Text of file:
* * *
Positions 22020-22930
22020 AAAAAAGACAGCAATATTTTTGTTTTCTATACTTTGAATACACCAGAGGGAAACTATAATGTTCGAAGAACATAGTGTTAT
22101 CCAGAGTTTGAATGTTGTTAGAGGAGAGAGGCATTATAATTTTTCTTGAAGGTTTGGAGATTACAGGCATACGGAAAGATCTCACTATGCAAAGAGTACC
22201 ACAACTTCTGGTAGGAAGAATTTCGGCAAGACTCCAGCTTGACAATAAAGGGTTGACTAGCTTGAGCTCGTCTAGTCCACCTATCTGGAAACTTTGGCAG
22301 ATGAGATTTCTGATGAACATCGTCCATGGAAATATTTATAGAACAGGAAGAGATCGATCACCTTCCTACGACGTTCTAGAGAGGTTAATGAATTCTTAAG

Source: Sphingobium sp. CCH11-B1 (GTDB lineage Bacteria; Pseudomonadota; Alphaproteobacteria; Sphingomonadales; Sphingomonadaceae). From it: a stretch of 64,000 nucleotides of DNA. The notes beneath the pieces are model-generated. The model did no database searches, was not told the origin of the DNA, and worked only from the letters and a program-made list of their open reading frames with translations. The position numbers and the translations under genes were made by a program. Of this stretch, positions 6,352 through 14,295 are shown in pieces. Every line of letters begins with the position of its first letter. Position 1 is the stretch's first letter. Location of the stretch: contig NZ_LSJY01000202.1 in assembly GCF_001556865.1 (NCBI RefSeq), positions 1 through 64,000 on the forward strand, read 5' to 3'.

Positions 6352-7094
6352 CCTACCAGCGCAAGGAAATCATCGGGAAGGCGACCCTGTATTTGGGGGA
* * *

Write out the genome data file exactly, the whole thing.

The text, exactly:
Positions 22020-22930
22020 AAAAAAGACAGCAATATTTTTGTTTTCTATACTTTGAATACACCAGAGGGAAACTATAATGTTCGAAGAACATAGTGTTAT
22101 CCAGAGTTTGAATGTTGTTAGAGGAGAGAGGCATTATAATTTTTCTTGAAGGTTTGGAGATTACAGGCATACGGAAAGATCTCACTATGCAAAGAGTACC
22201 ACAACTTCTGGTAGGAAGAATTTCGGCAAGACTCCAGCTTGACAATAAAGGGTTGACTAGCTTGAGCTCGTCTAGTCCACCTATCTGGAAACTTTGGCAG
22301 ATGAGATTTCTGATGAACATCGTCCATGGAAATATTTATAGAACAGGAAGAGATCGATCACCTTCCTACGACGTTCTAGAGAGGTTAATGAATTCTTAAG

Source: Sphingobium sp. CCH11-B1 (GTDB lineage Bacteria; Pseudomonadota; Alphaproteobacteria; Sphingomonadales; Sphingomonadaceae). From it: a stretch of 64,000 nucleotides of DNA. The notes beneath the pieces are model-generated. The model did no database searches, was not told the origin of the DNA, and worked only from the letters and a program-made list of their open reading frames with translations. The position numbers and the translations under genes were made by a program. Of this stretch, positions 6,352 through 14,295 are shown in pieces. Every line of letters begins with the position of its first letter. Position 1 is the stretch's first letter. Location of the stretch: contig NZ_LSJY01000202.1 in assembly GCF_001556865.1 (NCBI RefSeq), positions 1 through 64,000 on the forward strand, read 5' to 3'.

Positions 6352-7094
6352 CCTACCAGCGCAAGGAAATCATCGGGAAGGCGACCCTGTATTTGGGGGA